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Jonathan G. Crowston, George Kong, Nicole Van Bergen, Vicki Chrysostomou, Peter Van Wijngaarden, Algis VIngrys, Bang V. Bui, Ian A. Trounce; Diet Restriction Improves Inner Retinal Recovery Following IOP Injury In Mice With Mitochondrial Dysfunction. Invest. Ophthalmol. Vis. Sci. 2011;52(14):2602.
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Accumulation of mitochondrial DNA mutations may render the aging optic nerve vulnerable to injury by external stressors such as IOP elevation. We have shown that alternate day fasting, improves functional optic nerve recovery after IOP elevation in healthy aging mice. As patients with glaucoma may have additional mitochondrial dysfunction over and above that associated with normal aging, we sought to determine whether DR also protects the retinas of transgenic mice with additional mitochondrial dysfunction.
Two transgenic mouse lines with impaired mitochondrial function due to: mismatch in nuclear and mitochondrial encoded OXPHOS complex proteins (xenomitochondrial mouse) or a neuron-specific mutation in mtDNA polymerase proof reading (POLG mouse) were subject to alternate day fasting from 6 to 12months of age(n=6). Ad libitum fed age-matched littermates served as controls. One eye of each mouse was then subject IOP elevation (50mmHg, 30 mins). Inner retinal function was determined at day 1 and 7 post injury and compared to the fellow eye. Oxidative stress was also quantified by western blot.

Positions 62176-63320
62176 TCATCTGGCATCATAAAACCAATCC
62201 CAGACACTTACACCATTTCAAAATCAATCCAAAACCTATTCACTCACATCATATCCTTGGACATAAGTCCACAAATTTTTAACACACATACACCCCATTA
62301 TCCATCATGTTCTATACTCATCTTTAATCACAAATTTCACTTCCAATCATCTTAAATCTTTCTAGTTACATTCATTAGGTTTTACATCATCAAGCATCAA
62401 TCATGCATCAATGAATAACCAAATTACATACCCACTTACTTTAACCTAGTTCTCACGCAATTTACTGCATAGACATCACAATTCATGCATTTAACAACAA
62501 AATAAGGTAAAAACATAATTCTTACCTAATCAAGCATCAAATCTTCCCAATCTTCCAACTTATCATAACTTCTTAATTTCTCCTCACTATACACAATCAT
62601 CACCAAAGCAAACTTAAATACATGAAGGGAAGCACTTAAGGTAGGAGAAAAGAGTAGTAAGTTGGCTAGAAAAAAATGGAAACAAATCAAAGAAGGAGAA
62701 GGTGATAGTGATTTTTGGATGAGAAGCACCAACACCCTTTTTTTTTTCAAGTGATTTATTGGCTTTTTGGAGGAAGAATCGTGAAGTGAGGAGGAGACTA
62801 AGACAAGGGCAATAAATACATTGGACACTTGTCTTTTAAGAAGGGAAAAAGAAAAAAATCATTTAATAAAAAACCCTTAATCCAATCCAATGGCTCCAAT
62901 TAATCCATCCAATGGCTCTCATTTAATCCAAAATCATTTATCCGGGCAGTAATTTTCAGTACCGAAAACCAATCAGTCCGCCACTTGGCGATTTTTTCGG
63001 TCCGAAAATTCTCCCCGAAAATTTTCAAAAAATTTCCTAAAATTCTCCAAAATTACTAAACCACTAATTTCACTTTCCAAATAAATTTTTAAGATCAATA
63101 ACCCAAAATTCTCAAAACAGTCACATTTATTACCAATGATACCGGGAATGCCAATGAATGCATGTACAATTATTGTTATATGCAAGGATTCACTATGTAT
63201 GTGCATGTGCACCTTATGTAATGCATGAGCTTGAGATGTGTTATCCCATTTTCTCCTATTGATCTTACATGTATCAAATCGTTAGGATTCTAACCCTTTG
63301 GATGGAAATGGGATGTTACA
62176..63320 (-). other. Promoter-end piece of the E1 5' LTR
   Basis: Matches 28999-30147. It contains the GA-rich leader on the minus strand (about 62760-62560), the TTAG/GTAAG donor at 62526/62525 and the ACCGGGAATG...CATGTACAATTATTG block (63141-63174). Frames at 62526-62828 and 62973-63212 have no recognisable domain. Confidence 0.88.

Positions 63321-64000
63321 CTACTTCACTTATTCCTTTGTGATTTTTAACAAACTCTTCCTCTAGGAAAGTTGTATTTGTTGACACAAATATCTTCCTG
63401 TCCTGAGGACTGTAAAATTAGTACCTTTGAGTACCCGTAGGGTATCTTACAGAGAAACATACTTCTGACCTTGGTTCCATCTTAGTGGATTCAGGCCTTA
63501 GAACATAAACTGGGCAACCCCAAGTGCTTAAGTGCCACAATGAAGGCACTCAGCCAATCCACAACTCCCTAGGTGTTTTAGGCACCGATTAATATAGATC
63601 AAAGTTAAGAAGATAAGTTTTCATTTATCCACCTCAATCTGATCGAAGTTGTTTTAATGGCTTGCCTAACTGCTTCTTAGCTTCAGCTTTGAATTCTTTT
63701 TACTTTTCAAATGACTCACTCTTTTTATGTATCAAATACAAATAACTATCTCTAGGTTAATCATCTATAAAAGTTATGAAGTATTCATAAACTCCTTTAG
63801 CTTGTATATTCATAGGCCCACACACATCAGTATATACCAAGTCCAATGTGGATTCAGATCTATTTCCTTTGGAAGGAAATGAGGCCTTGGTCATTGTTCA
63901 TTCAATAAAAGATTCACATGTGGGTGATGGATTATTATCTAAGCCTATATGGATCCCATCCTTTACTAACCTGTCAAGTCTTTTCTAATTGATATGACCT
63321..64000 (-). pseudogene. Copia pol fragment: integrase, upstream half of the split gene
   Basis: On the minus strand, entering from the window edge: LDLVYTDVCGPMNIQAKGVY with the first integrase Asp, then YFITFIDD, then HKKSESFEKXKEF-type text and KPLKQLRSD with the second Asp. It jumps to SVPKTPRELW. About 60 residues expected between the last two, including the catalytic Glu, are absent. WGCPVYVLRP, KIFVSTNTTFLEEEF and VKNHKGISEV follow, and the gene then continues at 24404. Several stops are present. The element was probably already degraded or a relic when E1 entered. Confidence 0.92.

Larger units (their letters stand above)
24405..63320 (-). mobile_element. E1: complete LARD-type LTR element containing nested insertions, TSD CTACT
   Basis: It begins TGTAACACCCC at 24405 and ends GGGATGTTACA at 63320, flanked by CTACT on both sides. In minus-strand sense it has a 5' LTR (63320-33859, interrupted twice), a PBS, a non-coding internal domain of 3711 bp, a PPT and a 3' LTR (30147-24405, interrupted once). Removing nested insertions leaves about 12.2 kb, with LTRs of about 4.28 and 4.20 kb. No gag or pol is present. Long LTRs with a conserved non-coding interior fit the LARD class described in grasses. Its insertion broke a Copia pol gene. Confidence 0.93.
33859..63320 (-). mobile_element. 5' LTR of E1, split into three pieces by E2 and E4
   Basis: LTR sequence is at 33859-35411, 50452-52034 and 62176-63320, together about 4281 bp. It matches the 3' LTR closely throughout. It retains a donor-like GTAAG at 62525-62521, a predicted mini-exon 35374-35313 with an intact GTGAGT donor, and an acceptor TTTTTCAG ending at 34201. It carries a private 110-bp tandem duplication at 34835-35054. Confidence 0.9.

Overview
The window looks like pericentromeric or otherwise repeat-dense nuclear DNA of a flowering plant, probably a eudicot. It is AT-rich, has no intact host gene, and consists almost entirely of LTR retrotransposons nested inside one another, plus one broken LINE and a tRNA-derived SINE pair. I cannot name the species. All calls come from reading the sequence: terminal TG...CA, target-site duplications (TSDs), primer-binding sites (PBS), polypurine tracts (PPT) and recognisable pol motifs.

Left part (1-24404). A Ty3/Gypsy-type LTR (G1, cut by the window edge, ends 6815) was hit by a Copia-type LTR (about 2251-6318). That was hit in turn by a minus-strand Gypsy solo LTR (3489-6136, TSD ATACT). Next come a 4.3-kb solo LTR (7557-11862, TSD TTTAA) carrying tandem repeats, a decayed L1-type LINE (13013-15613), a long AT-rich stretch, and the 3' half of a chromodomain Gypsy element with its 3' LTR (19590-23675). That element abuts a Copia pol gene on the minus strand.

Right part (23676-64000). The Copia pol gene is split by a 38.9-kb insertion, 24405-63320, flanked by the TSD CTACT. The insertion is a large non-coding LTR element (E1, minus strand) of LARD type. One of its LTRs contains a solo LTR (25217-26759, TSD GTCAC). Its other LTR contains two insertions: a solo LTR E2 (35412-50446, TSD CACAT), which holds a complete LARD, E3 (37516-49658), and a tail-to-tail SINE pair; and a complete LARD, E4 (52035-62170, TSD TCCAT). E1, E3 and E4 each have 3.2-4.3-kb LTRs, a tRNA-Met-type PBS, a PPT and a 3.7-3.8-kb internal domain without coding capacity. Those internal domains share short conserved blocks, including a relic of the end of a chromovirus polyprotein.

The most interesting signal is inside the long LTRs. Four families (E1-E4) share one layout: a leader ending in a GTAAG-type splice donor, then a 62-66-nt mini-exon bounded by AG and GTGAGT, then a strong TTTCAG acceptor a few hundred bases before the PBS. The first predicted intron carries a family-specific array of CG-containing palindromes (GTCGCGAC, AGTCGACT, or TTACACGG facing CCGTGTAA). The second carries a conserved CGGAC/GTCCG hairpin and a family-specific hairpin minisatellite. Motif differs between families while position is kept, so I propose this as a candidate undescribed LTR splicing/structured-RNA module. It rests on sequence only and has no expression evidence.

Both mitochondrial transgenic lines had less recovery compared to wildtype mice (p<0.01). Diet restriction led to a significant improvement in inner retina recovery in all mice, such that recovery was similar to that seen in ad libitum fed wildtype mice (53.6 ± 8.2, see table below). The xenomitochondrial mouse had an overall significant increase in oxidative stress, which was not observed in the POLG mouse. Oxidative stress was ameliorated by DR for all strains.
Alternate day fasting improves inner retinal recovery in mice with pathological mitochondrial dysfunction due to distinct causes, one with elevated oxidative stress, the other with normal levels of oxidative stress (for age). Mimetics of caloric restriction may thus provide avenues for protecting vulnerable optic nerves with mitochondrial dysfunction.
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